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I have an document based application which formats an XML file.

Writing and reading of document is done in my NSDocument subclass

- (BOOL)writeToURL:(NSURL *)absoluteURL ofType:(NSString *)typeName error:(NSError **)outError
- (BOOL)readFromURL:(NSURL *)absoluteURL ofType:(NSString *)typeName error:(NSError **)outError

but if the file is an invalid XML, my app is simply crashing.

So I implemented:

- (BOOL)application:(NSApplication *)theApplication openFile:(NSString *)filename  
  if(safe){open new document using .....makeDocumentWithContentsOfURL:......}  
   else{present alert}  

But there are lot of apparent side effects with this. I have to override couple of other methods:

-(BOOL)writeSafelyToURL:(NSURL *)absoluteURL ofType:(NSString *)typeName     forSaveOperation:(NSSaveOperationType)saveOperation error:(NSError **)outError  
    return [self writeToURL:absoluteURL ofType:typeName error:outError];  
    //return YES;  

And this is where the beach-ball cursor appears and eventually the application becomes unresponsive.

Is there a better way to validate the document before opening?

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3 Answers 3

You should be implementing -readFromURL:ofType:error: such that it does not crash on bad XML. This is the routine that you should be doing your validation in. What part of your code is causing the crash, and what kind of crash is it?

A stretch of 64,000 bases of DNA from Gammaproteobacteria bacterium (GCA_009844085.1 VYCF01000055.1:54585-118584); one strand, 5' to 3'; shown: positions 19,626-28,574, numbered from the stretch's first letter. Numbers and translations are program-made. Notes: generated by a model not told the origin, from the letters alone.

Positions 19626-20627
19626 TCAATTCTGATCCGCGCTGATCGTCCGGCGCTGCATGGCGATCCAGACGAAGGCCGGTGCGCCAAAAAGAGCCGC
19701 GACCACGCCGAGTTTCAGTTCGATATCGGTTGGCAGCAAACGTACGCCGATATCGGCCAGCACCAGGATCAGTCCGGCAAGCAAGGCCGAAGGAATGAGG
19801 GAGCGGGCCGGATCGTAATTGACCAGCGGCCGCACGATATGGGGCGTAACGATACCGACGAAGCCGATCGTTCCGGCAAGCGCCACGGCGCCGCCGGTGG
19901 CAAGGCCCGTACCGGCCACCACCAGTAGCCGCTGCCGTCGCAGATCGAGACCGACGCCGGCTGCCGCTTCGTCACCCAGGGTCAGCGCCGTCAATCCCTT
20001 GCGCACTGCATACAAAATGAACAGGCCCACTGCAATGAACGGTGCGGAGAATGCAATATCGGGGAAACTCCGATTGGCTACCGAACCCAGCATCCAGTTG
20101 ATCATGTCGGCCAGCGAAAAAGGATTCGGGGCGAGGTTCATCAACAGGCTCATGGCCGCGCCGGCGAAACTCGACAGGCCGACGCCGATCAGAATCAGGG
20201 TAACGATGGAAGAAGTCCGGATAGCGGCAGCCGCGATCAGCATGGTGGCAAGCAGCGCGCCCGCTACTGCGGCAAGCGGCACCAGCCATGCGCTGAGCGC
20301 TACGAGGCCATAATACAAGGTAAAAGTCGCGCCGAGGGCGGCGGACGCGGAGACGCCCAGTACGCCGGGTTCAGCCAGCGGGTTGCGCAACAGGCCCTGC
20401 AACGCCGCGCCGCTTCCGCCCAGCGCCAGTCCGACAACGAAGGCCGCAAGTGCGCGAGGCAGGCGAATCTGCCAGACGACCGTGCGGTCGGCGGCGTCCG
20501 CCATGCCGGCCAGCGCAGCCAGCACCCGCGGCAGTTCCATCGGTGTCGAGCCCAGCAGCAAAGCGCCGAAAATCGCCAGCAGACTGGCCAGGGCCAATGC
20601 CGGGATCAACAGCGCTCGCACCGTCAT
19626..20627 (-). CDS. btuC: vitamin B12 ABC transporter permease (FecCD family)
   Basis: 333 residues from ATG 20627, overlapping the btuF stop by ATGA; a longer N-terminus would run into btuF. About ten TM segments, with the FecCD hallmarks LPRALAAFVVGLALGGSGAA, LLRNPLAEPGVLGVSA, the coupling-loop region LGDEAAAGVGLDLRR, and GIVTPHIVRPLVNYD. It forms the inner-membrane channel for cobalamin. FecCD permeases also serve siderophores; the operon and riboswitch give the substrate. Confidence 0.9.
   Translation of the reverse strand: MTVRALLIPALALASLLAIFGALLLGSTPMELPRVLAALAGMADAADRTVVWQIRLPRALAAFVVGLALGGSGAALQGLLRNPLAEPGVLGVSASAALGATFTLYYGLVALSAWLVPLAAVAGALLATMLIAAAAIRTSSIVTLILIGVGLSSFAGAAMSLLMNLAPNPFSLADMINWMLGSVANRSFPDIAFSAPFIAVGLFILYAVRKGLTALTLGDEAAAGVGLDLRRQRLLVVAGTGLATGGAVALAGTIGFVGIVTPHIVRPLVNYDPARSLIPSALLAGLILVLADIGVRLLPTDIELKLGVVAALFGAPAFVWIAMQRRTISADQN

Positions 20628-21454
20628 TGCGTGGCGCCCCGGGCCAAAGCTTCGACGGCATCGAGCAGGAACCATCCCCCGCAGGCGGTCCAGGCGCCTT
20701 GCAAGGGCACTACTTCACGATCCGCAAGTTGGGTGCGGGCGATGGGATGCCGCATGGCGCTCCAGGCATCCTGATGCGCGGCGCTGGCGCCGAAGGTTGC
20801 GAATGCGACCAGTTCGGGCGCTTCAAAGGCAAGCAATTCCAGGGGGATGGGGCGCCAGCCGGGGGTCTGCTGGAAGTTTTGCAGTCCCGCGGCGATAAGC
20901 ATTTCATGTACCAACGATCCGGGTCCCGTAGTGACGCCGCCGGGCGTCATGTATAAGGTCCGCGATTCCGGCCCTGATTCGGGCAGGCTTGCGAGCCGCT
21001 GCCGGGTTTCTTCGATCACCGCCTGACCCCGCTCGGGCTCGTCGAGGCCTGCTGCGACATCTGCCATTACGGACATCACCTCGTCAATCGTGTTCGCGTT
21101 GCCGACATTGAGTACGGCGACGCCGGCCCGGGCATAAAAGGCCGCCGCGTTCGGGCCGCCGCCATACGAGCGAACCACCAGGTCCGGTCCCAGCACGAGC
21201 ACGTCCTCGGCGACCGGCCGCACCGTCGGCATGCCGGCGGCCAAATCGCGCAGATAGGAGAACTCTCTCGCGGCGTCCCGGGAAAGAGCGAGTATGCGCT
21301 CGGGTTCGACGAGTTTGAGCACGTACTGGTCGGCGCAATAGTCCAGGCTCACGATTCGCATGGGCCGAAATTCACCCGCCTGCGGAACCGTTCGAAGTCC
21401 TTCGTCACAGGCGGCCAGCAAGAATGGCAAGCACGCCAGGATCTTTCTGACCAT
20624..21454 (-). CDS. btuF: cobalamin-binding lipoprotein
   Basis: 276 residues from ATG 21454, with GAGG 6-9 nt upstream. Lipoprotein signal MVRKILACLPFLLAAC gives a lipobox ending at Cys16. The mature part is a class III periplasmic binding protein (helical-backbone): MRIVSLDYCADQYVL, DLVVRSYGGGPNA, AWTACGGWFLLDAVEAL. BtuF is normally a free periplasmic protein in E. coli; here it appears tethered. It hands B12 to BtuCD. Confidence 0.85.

Regarding the beachball in -writeSafelyToURL:ofType:forSaveOperation:error:, you're probably creating an infinite loop. It is possible that -writeToURL:ofType:error: calls -writeSafelyToURL:..... In any case, this is a very strange way to overload it. What are you trying to achieve here? I don't understand how overloading -application:openFile: is related to either your first problem or the overload you describe.

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This is what I did earlier , but bad XML makes the app creash - (BOOL)readFromURL:(NSURL *)absoluteURL ofType:(NSString *)typeName error:(NSError **)outError NSXMLDocument *xmlDoc = [[NSXMLDocument alloc] initWithXMLString:string options:NSXMLNodePreserveWhitespace error:&err]; if(err) { return NO; }else{ do something.. return YES; } } I don't know what more to implement than this... –  Rajesh Aug 18 '09 at 14:26
And what was the crash? –  Rob Napier Aug 18 '09 at 15:02
Rajesh: That's not how you handle an error return. Test whether xmlDoc is nil; only if it is nil should you examine the err variable. Also, please edit the crash log into your question. –  Peter Hosey Jan 31 '10 at 7:40

The best bet is calling this in your application:openFile: method:

[[NSDocumentController sharedDocumentController] openDocumentWithContentsOfURL:[NSURL fileURLWithPath:filename] display:YES error:&error];

Using that I haven't had any issues (I'm new to the Document Architecture as well). Just do your validation before that line and everything should work.

Another thing you might find useful: if you override any of the NSDocument loading/saving methods for different types, be sure to call the super version of each at the end if you don't do the save/load within them. So for example you can have readFromData:ofType:error: for one type of data but readFromFileWrapper:ofType:error: for another, and both will automatically work as long as you call [super ...] at the end of each if you don't handle the requested type.

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Whoa... um, just realized that was a serious gravedig... I was searching for something, saw this, and answered it. Anyhow... hope someone finds it useful anyway. :D –  Justin Mrkva Jul 21 '10 at 22:21

Why not simply use the return code??

Straight from the docs for readFromURL:ofType:error::

Return Value
YES if the document contents could be read; otherwise, NO.

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